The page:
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The Servo service is used to control servos through a micro-controller such as an Arduino or a Raspberry pi (ServoController).

The service will allow to control attaching or detaching the device, control his position and the speed at wich it move to that position, and turn off/on the servo.

servo.attach(controller, pin, pos, velocity): Initial servo device attachement to the microcontroller

servo.detach(controller): detach the servo from the microcontroller

servo.enable(): will turn the servo motor on

servo.disable(): will turn the servo motor off

servo.moveTo(pos): ask the servo to move to a position

servo.moveToBlocking(pos): ask the servo to move to a position and wait the position reached, inputMax, outputMin, outputMax): default to (0,180, 0, 180). Allow to map a range to a valid output range that can be understand by the servo. The outputMin and outputMax must have value between 0 and 180.


servo.setInverted(true/false): Reverse the direction of rotation of the servo.

Look at sample script bellow for others commands !


Connect the signal wire to a pin on the controller

Connect the (+) wire to the (+) of a power source (battery or power supply)

Connect the (-) wire to the ground of a power source AND the ground of the controller

Servo needs a lot of current and require to be connect to a power source that can provide enough current. The controllers (Arduino or Raspberry pi) are not strong enough to make the servo work properly and you should avoid connecting the 5V of the controller to the servo.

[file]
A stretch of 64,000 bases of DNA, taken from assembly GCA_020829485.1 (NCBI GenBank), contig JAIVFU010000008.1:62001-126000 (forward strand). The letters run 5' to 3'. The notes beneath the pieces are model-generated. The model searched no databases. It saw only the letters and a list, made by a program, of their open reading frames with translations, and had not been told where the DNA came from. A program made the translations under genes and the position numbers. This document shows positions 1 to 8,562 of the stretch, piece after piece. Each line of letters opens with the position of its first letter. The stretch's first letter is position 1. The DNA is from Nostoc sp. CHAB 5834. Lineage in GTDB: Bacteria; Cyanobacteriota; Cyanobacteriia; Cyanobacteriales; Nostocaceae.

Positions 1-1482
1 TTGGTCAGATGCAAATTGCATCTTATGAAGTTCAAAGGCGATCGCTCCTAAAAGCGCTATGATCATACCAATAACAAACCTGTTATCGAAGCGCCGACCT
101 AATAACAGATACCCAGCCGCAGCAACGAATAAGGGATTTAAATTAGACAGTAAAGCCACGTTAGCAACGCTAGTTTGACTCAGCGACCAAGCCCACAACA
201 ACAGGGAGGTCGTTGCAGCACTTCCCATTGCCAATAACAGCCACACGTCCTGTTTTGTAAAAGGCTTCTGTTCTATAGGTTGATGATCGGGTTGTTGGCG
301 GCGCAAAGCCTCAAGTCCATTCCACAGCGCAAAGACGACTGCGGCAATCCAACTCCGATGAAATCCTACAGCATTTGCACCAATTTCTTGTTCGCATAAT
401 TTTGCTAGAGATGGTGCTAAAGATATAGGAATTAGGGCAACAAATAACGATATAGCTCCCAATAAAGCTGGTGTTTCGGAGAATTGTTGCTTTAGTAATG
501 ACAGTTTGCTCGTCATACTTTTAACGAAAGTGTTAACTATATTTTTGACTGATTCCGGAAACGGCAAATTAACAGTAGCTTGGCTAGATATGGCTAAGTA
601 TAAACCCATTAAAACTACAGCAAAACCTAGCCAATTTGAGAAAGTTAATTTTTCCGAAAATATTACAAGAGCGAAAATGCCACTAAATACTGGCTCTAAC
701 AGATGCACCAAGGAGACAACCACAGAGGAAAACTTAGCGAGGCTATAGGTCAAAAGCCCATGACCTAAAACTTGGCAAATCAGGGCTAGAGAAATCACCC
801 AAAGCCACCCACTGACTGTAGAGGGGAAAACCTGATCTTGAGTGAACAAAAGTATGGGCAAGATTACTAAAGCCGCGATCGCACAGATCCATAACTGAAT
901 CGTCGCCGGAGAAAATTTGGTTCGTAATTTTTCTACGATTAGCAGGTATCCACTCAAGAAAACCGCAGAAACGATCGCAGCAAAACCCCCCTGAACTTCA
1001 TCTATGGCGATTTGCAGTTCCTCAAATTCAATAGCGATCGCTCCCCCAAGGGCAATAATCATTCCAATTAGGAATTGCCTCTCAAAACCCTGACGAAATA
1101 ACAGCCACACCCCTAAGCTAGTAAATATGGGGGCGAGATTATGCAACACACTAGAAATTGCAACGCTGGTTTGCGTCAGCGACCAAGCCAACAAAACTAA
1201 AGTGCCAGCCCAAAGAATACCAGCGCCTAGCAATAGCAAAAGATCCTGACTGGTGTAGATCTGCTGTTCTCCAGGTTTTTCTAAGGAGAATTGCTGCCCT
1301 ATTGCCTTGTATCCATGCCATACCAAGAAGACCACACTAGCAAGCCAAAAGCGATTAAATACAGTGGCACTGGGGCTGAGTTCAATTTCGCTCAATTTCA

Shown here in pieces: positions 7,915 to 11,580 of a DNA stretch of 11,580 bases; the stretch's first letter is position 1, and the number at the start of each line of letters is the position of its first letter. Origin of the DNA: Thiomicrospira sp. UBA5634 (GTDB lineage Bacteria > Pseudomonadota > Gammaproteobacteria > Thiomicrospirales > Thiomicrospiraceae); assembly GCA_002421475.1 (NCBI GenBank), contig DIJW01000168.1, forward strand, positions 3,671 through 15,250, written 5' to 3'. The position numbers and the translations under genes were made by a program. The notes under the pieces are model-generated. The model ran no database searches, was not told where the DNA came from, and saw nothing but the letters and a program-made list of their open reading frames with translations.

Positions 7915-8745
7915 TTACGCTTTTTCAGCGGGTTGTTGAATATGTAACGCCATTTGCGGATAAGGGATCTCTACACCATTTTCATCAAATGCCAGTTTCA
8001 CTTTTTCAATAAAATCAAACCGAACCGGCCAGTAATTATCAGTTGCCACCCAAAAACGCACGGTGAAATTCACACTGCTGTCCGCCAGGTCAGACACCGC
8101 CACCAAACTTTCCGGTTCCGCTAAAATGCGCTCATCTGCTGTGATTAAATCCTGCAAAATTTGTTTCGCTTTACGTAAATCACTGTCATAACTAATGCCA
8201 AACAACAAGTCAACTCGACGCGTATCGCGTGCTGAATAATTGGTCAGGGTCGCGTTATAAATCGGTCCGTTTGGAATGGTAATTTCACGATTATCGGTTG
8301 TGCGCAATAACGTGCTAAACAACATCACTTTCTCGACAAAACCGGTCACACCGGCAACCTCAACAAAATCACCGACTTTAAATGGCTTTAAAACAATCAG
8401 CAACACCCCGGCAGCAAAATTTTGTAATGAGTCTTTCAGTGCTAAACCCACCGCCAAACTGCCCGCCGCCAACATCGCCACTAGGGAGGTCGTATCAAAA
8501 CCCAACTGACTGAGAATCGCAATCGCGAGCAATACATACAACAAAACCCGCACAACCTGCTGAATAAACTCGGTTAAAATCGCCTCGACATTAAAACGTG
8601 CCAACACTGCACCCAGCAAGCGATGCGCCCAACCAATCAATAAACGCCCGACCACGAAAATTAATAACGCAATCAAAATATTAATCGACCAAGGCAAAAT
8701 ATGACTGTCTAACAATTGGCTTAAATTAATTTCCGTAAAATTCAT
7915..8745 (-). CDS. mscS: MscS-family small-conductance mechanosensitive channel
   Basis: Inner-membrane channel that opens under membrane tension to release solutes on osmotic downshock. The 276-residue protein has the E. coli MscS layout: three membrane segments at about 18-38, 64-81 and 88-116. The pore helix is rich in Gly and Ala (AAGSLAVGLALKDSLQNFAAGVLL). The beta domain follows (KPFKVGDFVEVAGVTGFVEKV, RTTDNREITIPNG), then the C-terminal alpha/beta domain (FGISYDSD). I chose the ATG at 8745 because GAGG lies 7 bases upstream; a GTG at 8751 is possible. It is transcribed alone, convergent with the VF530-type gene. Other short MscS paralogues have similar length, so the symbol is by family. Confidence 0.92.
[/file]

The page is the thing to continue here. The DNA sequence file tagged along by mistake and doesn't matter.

Speed control

servo.setVelocity(degree/s): Will force the servo to rotate at the specify velocity. If the speed specify is faster than the servo capability, the servo will turn at a lower speed than expected. The value -1 will bypass the speed control and have the servo rotate normally.

This is a common Servo service.  All simple Servos need to attach to a ServoController.  Currently, the list of ServoControllers are :

The Servo needs a controller in order to operate.  You should be able to select one in the drop down.  Select the correct signal pin the servo is attached to.  Then select "attach" and the servo should be controllable with the slider bar.  Limits can be set in order to protect the servo from going beyon a certain minimum and maximum value.


Modular Block Diagram showing the differences of sweeping a Servo from MyRobotLab versus sweeping it from the microcontroller (Arduino)



8 years 8 months ago

Is there a easy way to include a acceleration option in this Servo service or in a service from InMoov ?

Most servo's will start direct in full speed to move to the new position.
This gives a higher risk to burn a servo !

Hi Marteen I asked myself the same thing :) .

I think we can do increase speed in a thread for smoth gesture ( servo start ) 

but we don't know when the servo reach the position to descelerate. ( the only way is to read maybe the potentiometer value ? )

Hi Anthony,

The main problem is the lower resolution, when we only use the 0<>180 degree step resolution in default !

For some functions it would be interesting to use the full microseconds function.

This gives more freedom to play with some settings in acceleration options.

And there is more precision because of the "5 times" higher resolution :)

2400 - 544 = 1856 microseconds

1856 / 180 = 10,3 microseconds per degree

Most servo's have a deadband from 2 microseconds, so this is the minimum stepsize.

10,3 / 2 = 5,15

I don't think we need the feedback from the potentiometers.

We only need to now how many degrees we need to make from position A to B.

If there is a option to use the "look a like" servo setSpeed function like we have in the default servo service, it would be nice.

I'm not that perfect in programming yet and Phyton is new to me...

So I don't now the limitation.